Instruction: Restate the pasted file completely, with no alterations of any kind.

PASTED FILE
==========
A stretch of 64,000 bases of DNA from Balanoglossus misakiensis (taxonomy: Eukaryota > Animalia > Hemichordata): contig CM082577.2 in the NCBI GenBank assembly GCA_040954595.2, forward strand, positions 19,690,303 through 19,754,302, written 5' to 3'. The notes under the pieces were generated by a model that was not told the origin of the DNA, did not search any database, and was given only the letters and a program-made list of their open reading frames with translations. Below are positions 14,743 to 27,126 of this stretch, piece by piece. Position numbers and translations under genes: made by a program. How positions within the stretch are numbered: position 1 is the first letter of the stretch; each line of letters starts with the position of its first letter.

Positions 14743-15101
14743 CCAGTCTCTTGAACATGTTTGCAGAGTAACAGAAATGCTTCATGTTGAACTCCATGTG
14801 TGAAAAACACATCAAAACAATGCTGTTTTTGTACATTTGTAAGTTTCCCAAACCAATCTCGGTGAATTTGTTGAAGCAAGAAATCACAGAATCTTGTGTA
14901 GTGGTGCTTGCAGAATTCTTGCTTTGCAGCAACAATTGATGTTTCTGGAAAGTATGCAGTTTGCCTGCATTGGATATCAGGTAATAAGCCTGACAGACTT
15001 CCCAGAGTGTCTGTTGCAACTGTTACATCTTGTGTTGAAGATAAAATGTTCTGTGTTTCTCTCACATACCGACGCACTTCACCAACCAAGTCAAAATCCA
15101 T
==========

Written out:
A stretch of 64,000 bases of DNA from Balanoglossus misakiensis (taxonomy: Eukaryota > Animalia > Hemichordata): contig CM082577.2 in the NCBI GenBank assembly GCA_040954595.2, forward strand, positions 19,690,303 through 19,754,302, written 5' to 3'. The notes under the pieces were generated by a model that was not told the origin of the DNA, did not search any database, and was given only the letters and a program-made list of their open reading frames with translations. Below are positions 14,743 to 27,126 of this stretch, piece by piece. Position numbers and translations under genes: made by a program. How positions within the stretch are numbered: position 1 is the first letter of the stretch; each line of letters starts with the position of its first letter.

Positions 14743-15101
14743 CCAGTCTCTTGAACATGTTTGCAGAGTAACAGAAATGCTTCATGTTGAACTCCATGTG
14801 TGAAAAACACATCAAAACAATGCTGTTTTTGTACATTTGTAAGTTTCCCAAACCAATCTCGGTGAATTTGTTGAAGCAAGAAATCACAGAATCTTGTGTA
14901 GTGGTGCTTGCAGAATTCTTGCTTTGCAGCAACAATTGATGTTTCTGGAAAGTATGCAGTTTGCCTGCATTGGATATCAGGTAATAAGCCTGACAGACTT
15001 CCCAGAGTGTCTGTTGCAACTGTTACATCTTGTGTTGAAGATAAAATGTTCTGTGTTTCTCTCACATACCGACGCACTTCACCAACCAAGTCAAAATCCA
15101 T